Other passages speaking about Christian Practice of Hospitality:
Luke 14:4, 12-15—“But they remained silent. So taking hold of the man, he healed him and sent him away….Then Jesus said to his host, “When you give a luncheon or dinner, do no invite your friends, your brothers or relatives, or your rich neighbors; if you do, they may invite you back and so you will be repaid. But when you give a banquet, invite the poor, the crippled, the lame, the blind, and you will be blessed. Although they cannot repay you, you will be repaid at the resurrection of the righteous.”

1Peter 4:8-11—“Above all, love each other deeply, because love covers over a multitude of sins. Offer hospitality to one another without grumbling. Each one should use whatever gift he has received to serve others, faithfully administering God’s grace in its various forms. If anyone speaks, he should do it as one speaking the very words of God. If anyone serves, he should do it with the strength God provides, so that in all things God may be praised through Jesus Christ. To him be the glory and the power for ever and ever. Amen.


1. What comes to mind when you first hear of the word hospitality? Does it reflect the Christian tradition of this ancient practice?

2. How do you practice hospitality? How does your church practice hospitality?

3. It’s one thing to practice hospitality with people that we like or people that we want around. But how do we practice hospitality with people that are difficult to include?

4. The church growth movement has studied how much more successful it is for churches to reach out to people that are ‘like them’ (homogenous unit principle). Is this trend (and human tendency) Biblical?

5. Do you think the Christian practice of hospitality is easier or realized more fully in cultures that aren't as individualized as western culture?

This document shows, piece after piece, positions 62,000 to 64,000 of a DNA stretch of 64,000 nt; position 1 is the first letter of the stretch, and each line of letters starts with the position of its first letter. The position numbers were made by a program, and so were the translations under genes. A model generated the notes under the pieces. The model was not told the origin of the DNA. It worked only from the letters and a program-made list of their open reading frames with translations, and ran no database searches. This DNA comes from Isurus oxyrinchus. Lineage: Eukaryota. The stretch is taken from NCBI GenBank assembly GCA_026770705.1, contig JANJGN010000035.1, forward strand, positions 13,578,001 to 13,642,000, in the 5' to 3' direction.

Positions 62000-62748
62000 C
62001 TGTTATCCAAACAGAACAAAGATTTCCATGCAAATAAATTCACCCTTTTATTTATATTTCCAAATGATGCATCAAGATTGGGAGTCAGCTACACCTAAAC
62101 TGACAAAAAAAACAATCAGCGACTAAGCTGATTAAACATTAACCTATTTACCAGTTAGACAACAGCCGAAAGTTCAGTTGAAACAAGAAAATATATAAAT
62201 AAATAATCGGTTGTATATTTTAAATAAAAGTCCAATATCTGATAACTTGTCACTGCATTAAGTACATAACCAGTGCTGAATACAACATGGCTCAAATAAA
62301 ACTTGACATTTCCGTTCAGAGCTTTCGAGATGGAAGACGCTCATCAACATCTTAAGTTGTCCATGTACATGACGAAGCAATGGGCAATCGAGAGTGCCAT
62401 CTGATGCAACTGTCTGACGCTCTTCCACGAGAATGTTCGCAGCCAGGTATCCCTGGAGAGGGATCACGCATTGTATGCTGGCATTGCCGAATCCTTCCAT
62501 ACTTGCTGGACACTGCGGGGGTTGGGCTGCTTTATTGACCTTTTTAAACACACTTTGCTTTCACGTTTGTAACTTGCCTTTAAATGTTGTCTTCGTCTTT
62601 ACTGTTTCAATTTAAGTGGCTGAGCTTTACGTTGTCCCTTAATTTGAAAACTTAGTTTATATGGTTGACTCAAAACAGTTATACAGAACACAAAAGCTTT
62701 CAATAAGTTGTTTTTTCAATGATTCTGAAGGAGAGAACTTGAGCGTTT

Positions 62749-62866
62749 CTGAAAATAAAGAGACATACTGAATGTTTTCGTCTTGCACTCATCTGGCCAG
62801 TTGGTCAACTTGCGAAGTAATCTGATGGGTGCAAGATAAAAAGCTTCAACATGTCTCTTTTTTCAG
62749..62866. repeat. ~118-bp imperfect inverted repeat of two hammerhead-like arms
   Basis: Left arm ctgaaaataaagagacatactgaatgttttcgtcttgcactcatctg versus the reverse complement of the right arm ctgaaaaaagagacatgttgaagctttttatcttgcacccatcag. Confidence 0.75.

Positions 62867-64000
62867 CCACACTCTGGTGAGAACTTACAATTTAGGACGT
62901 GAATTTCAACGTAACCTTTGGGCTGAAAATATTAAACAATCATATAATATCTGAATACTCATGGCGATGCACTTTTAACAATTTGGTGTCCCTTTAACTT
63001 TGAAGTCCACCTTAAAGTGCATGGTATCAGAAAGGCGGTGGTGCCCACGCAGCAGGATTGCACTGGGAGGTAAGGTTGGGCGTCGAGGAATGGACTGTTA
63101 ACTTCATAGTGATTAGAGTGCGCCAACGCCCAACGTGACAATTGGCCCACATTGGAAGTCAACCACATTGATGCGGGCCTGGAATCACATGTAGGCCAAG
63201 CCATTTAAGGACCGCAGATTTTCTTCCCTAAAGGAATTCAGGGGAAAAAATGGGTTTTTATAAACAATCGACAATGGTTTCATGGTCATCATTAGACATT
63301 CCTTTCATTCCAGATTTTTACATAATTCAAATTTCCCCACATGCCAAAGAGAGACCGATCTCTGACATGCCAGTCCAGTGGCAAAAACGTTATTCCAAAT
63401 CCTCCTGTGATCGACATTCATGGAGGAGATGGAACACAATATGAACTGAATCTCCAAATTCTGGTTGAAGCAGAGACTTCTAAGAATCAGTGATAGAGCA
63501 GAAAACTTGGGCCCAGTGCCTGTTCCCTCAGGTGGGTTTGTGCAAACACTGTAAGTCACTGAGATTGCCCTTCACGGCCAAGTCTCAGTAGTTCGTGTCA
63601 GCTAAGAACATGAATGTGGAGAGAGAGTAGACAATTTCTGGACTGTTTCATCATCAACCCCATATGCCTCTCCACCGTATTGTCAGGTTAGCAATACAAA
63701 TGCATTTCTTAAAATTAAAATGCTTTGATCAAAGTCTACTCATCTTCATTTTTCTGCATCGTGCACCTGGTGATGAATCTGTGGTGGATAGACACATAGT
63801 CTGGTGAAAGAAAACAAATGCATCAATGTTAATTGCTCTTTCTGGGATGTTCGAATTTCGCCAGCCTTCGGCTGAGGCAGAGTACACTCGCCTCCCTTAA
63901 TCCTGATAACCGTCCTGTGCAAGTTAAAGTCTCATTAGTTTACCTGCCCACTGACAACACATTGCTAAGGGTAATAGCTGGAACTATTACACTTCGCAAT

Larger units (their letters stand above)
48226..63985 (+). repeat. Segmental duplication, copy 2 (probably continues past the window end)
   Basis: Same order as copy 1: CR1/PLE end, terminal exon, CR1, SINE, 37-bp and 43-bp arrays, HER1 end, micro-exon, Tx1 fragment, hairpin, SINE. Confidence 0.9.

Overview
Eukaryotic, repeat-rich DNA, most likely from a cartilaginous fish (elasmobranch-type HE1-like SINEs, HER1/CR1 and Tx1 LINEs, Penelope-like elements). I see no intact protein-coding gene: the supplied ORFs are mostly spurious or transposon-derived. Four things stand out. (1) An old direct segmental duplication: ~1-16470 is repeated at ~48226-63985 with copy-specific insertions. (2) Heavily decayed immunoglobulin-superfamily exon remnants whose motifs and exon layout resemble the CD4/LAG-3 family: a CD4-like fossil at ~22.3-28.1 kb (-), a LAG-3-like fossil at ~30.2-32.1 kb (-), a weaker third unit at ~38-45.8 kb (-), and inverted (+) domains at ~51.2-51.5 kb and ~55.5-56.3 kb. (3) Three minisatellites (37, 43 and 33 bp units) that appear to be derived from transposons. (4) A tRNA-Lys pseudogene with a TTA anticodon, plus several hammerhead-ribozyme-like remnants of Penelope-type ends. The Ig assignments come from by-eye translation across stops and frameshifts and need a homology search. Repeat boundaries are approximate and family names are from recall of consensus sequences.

Sunday, January 21, 2007

Re-discovering the Theology of Christian Practices

Christian practices are patterns of cooperative human activity in which life together takes shape over time in response to the Word and work of Christ. Thus, our practices are a conversation between our actions and beliefs, and are a balance between being and doing. However, Christian practices must not be mistaken for duties, but rather patterns of communal action that create openings in our lives where the grace, mercy, and presence of God may be made known to us. They are places where the power of God is experienced. Wesley calls such practices a means of grace, which helps us live out a life that is holy. Therefore, in the end, Christian practices are forms of participation in the practice of God.

In the coming weeks we will look at the theology of some of these Christian practices (and their deformation), such as hospitality, truth telling, confession, promise keeping, fidelity, gratitude, and so forth.

For Further Thought:
1. How would you (or your local church) define Christian Practices?
2. Are there certain practices that should be more emphasized than others?
3. What practices would you add to the list above?

(Notes taken from: Craig, Volf-Practicing Theology, and Pohl-Making Room)

Wednesday, September 06, 2006

Hello World!

Hello world…it has been over 2 ½ months since my last post, and I was not planning on posting anything for another week or so, however, this could not wait. You see, I do not normally post personal “information” on this blog, but I figured I would make an exception due to the magnitude of this news…well...

Andrea and I are expecting our second child sometime in the middle of April :-) !!!

Well, I have to get back to studying …talk with you all in about a week!

Monday, June 12, 2006

Christians should post Beatitudes, not Decalogue